My performance problem and how I solved it

I finally put another 512MB of RAM in my office Linux box today. It has had "just" 512MB forever, while I waited for the price to come down. I had all kinds of data that suggested the machine was short on RAM, and that adding more would dramatically improve its performance…

The scary part is that it worked. After I closed up the box, opened it up again and seated the memory module properly, undid some BIOS tweaks that were keeping the BIOS from seeing the new memory, closed up the box again and booted Linux, things that had been disk-bound and taken maybe ten or fifteen seconds suddenly began to take just one or two.

I'm not sure I'm happy about this. What on earth would my little desktop Linux box want more than 513MB of RAM for?

I'll try to gather some more information. Advice on the best way to do this is appreciated. Perhaps sometime soon, my box will use less than 512MB. In the meantime, for $50 and an hour of my time, I've solved my performance problem. Who knew? Friend of Bart

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Performance tips

You might find useful Lubos' blog: http://www.kdedevelopers.org/blog/280. He has quite some good tips how to tweak (memory and speed) performance as well as some hints on measures, eg: http://www.kdedevelopers.org/node/1567.

Not programs; cache

I think the effect you've observed comes entirely from additional available cache. Linux should almost leave "free" memory around; any memory not actively used by a program should cache some useful piece of disk. Try running "htop", which makes it really easy to see how much of your memory gets used for cache and how much for programs. Also check out how much swap you have used.

In other words, adding that much memory would likely help even if your running programs took up very little memory. Just as all your programs have a "working set" of memory they need to keep resident to run quickly based on your particular load, you also have a "working set" of disk blocks that should get cached all the time for good performance. I think the effect you observed tells you that you have a disk working set bigger than (512MB - your running programs), but that mostly fits into (1GB - your running programs).

Now, if htop indicates that you have more than 512MB of memory used for *programs*, ignore the preceeding paragraph and its conclusion; you just needed more memory to avoid swapping. Also, your nightly updatedb run might have really screwed up your cache, whereas with enough memory Linux might have enough breathing room to keep your working set in cache through an updatedb run.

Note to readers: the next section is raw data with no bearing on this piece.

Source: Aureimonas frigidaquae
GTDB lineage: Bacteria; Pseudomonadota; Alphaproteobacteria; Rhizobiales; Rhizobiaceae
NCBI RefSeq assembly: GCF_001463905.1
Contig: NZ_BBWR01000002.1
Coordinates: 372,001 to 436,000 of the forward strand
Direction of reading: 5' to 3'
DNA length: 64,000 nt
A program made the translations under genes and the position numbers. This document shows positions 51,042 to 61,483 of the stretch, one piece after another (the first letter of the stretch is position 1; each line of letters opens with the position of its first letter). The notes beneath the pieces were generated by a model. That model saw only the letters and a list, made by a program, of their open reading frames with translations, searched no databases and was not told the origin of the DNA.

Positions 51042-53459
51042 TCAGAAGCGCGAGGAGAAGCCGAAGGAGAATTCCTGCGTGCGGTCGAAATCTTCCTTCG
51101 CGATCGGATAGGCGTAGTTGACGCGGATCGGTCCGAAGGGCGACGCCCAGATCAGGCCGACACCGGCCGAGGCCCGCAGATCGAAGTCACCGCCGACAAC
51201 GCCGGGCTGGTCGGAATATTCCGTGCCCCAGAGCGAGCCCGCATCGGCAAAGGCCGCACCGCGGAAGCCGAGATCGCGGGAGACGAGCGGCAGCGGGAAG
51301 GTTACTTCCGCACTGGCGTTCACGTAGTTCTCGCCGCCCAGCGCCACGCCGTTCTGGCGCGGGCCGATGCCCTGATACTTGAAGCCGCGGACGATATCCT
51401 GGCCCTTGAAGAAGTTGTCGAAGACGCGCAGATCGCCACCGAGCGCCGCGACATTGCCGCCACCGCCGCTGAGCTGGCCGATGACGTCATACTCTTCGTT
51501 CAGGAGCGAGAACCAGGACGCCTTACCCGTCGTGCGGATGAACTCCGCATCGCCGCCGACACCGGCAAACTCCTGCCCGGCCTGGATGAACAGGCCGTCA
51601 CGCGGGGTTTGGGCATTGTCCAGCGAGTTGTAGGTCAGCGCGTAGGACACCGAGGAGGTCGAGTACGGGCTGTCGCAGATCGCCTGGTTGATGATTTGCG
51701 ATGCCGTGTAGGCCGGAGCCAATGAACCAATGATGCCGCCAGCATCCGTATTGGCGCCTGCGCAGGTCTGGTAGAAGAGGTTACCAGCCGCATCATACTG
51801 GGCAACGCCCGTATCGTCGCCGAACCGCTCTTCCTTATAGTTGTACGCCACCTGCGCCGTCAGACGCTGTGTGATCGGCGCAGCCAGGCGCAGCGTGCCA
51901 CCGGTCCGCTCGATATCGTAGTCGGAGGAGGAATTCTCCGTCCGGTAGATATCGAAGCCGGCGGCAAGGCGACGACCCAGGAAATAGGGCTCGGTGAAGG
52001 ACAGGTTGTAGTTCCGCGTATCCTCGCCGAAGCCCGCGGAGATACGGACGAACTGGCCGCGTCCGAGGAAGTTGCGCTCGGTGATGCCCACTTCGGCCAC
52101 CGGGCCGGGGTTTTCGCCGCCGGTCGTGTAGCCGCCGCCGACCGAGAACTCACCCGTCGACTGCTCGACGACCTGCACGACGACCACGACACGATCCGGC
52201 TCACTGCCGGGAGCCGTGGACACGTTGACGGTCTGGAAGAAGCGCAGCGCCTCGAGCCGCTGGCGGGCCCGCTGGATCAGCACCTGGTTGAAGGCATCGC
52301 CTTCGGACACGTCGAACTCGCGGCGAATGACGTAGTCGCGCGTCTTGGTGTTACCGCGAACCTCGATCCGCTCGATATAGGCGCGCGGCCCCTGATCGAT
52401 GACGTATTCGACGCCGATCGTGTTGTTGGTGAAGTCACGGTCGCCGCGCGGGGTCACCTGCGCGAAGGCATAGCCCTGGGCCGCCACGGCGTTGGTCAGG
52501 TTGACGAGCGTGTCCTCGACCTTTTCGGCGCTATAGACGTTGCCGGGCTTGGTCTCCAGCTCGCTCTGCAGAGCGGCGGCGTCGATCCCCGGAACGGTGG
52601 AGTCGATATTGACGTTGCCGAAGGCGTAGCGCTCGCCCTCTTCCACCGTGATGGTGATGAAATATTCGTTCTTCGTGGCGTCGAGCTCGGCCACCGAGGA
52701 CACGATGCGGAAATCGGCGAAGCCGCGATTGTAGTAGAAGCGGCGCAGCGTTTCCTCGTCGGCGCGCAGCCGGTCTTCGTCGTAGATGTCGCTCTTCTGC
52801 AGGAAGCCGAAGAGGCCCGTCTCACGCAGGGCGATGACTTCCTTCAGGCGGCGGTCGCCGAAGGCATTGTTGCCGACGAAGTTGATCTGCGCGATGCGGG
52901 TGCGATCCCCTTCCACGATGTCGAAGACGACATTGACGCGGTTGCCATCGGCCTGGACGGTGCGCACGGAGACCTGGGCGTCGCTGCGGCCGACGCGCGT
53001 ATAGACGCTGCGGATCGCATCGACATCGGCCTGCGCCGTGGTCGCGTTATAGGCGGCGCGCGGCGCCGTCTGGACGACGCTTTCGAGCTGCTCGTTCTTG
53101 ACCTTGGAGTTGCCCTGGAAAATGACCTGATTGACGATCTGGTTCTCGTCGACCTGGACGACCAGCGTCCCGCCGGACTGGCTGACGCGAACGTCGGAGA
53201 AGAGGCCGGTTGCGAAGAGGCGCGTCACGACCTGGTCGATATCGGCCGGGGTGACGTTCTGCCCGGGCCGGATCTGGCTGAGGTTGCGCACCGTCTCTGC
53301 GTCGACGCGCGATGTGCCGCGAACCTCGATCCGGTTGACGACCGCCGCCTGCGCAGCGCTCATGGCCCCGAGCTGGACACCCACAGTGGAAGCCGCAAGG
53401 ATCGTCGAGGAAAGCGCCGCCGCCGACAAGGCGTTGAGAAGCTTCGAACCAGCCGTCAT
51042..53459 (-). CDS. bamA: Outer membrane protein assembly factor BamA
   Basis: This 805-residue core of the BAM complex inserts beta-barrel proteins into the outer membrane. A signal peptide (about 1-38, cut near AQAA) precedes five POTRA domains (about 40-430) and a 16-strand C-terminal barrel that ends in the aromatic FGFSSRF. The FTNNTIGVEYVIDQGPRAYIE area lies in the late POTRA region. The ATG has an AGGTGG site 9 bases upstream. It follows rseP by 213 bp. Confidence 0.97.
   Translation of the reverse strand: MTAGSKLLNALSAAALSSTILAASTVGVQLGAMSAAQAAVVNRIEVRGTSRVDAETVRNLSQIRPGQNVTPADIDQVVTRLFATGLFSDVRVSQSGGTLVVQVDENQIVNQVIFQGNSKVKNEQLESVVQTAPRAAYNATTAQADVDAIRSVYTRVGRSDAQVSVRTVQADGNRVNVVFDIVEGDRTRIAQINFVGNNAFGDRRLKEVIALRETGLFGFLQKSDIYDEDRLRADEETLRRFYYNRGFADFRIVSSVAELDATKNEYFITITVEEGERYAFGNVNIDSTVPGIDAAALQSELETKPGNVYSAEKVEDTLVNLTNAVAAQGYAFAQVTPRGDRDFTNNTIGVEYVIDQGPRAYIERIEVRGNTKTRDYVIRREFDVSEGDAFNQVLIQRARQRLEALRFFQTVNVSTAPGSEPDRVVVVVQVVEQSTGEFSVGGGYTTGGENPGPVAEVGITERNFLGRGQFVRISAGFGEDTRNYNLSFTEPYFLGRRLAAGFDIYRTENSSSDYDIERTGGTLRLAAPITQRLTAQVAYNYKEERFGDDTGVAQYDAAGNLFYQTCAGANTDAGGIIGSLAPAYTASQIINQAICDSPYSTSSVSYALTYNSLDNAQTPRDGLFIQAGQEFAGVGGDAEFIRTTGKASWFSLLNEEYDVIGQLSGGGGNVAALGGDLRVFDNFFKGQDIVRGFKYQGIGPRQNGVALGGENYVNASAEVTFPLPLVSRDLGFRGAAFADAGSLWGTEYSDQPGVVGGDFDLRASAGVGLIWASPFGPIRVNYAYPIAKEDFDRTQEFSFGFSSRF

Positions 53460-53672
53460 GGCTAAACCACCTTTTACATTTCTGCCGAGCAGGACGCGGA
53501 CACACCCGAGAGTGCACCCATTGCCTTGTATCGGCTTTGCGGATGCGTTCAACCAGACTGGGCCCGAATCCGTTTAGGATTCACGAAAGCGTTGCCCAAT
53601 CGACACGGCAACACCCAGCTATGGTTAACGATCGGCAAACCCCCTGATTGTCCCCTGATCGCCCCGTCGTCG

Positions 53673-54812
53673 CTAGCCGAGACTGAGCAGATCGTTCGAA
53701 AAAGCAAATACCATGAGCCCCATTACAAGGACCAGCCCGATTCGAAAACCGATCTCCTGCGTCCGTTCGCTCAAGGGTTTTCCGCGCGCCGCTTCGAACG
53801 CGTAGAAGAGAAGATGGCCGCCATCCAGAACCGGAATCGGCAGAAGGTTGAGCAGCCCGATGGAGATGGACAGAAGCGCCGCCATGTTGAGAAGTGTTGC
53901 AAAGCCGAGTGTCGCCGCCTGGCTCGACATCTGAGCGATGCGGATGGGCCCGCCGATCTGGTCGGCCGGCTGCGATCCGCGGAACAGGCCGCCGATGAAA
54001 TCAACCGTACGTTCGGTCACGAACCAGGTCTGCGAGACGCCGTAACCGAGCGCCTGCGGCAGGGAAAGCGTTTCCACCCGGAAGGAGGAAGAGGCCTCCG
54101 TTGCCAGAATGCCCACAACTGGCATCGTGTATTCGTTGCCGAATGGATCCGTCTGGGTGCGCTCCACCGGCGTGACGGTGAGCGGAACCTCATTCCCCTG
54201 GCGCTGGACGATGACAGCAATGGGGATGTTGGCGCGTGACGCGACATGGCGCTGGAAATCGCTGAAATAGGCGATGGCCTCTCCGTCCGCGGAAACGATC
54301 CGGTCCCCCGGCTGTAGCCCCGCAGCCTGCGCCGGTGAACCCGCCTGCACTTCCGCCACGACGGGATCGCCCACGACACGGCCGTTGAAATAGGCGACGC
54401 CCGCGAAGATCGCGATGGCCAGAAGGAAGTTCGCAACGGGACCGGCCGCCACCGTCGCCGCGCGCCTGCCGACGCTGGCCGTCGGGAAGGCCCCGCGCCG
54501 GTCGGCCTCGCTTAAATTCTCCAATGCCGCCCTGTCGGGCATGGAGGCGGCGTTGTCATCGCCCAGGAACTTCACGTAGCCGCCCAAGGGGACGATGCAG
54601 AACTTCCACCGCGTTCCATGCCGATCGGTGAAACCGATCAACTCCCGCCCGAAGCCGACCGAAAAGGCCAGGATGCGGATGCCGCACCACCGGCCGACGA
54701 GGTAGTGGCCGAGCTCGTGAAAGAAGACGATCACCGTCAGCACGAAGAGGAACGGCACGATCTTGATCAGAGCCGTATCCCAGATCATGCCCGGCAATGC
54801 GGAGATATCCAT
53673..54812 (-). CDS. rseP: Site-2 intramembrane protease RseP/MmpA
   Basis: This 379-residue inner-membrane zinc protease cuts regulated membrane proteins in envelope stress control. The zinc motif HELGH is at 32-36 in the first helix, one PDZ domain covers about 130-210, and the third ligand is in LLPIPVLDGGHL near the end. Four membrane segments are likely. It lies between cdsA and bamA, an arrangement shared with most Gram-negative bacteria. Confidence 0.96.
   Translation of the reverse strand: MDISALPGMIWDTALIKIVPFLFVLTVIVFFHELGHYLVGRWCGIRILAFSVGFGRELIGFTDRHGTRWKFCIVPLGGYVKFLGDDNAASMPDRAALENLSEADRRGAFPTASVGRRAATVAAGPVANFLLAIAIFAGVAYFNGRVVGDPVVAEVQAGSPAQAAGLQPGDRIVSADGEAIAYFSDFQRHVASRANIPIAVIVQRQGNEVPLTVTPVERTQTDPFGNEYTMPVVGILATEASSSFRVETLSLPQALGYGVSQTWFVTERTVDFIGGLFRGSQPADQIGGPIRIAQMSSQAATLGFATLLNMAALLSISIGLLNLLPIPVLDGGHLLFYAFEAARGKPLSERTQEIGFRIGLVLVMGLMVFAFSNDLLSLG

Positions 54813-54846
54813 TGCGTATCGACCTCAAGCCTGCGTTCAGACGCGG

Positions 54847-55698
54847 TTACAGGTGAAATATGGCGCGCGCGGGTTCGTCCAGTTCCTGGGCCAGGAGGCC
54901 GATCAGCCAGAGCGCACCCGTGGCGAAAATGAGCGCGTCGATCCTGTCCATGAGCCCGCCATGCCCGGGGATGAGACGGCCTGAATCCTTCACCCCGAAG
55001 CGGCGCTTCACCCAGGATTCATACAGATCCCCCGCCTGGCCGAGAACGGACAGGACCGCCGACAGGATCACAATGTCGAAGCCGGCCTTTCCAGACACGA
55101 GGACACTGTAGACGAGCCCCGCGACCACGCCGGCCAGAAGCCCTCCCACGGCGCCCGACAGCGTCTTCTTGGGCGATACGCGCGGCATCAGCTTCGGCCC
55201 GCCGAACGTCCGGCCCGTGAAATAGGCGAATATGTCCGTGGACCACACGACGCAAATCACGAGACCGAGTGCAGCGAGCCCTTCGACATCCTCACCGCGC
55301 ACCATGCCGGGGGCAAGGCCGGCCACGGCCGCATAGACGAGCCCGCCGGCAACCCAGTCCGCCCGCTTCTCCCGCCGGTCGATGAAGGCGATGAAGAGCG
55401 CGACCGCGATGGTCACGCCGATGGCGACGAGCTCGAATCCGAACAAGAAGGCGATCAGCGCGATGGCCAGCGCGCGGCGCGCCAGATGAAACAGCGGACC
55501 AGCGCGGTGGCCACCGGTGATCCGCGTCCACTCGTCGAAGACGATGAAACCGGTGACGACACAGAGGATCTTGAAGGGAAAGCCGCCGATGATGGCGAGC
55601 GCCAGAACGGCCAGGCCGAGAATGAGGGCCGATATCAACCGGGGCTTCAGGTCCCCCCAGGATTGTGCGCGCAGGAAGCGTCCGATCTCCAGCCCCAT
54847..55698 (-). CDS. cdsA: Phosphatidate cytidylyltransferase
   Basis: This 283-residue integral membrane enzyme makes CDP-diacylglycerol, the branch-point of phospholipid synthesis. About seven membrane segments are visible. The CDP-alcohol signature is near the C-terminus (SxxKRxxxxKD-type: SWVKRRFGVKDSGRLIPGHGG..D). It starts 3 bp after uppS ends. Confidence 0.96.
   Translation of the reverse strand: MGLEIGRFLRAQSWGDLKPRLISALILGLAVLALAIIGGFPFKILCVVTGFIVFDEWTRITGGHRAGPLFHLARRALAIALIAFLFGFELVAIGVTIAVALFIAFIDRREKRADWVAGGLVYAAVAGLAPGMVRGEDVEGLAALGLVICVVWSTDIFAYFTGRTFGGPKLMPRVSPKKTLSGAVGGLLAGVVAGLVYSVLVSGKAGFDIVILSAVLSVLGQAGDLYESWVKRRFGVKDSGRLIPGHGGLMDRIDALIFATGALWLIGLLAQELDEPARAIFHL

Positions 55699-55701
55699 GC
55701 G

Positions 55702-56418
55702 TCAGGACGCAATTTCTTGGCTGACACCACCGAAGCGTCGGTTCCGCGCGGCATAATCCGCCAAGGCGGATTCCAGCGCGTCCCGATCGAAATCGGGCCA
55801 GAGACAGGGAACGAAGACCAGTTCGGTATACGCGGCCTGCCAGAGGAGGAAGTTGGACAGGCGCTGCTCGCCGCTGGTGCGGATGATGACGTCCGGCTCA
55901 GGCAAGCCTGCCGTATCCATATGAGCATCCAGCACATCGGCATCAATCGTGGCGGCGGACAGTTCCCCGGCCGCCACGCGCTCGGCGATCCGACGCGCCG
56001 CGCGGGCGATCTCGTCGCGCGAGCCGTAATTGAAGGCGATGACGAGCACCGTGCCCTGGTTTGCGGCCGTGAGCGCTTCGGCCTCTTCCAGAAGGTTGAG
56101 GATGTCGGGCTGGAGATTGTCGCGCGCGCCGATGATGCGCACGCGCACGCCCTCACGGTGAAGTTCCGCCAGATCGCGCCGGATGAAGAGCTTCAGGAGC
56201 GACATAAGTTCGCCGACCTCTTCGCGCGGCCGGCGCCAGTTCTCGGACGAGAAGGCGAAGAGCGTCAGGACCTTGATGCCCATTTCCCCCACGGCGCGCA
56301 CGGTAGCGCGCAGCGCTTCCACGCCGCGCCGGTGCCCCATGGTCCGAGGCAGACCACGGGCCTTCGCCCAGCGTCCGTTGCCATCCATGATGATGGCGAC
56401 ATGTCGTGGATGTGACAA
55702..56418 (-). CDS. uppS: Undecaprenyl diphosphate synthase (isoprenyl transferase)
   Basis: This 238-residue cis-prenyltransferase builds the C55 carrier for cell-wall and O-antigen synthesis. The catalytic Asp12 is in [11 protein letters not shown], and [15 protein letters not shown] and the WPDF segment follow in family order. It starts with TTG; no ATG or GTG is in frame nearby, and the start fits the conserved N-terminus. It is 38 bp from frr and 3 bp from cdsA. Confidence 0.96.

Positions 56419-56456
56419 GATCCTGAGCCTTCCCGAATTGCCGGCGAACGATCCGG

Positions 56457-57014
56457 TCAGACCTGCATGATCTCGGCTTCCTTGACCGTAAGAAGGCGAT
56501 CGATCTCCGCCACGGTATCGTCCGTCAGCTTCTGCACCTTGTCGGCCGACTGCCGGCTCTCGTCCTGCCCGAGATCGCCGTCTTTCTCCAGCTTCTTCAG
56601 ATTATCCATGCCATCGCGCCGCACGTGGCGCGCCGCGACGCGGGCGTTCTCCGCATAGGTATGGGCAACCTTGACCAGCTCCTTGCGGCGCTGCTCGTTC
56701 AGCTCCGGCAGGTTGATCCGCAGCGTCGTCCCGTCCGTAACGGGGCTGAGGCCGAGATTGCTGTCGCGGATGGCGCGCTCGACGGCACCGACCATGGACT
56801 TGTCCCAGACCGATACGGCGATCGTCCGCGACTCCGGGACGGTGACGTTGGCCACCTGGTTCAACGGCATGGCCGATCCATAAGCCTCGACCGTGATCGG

Yeah, I had a bigger than 512MB working set

This is what puzzled me. I was regularly seeing actual paging to disk, which is kind of sad. I know that my box periodically gets its working set clobbered by things like the nightly backup run. Still, I'm really surprised at the performance difference I was seeing.

A clue is that the difference seems to have decreased over the last few days. I suspect from looking at process lists that the KDE stuff plus maybe Firefox are leaking a lot of memory? I dunno—someday I'll have the kind of time it will take to sit down and figure it out.

Thanks much for the thoughts!

Not Linux, Gnome

Linux is still pretty efficient memory wise. I can have a terminal with frambebuffer (so I have a "background" and larger resolution) + GPM (mouse which can copy paste) and get screen (WM for terminal) and vim all going in under 30 megs of ram, easy. Probably closer to 20 megs.

Once I load X and log into Gnome, but don't yet do anything I'm suddenly about about 250Megs. Load up Evo, firefox, Gnome-terminal, Gaim, Liferea (you know, the basics), I'm pretty much at 400-500 megs of ram used. And the more pages I start to look at in Firefox, the more mem it uses.

So we pay a price for the nice things. I do believe Gnome has better and more translations than even windows. Gnome has lots of frames in place that do lots of nice things, but all take memory too.

Also, we have nice high level languages that allow us to develop apps faster and collaborate more and share and reuse code more, but again, they take more memory.

I'm KDE, but yeah

Yeah, KDE is also a fairly heavyweight system. But I've run pretty amazingly heavyweight systems in 64MB in the past. I think something else is going on here… Friend of Bart

Gone are the Days

When Linux was efficient on a variety of hardware. It's a shame.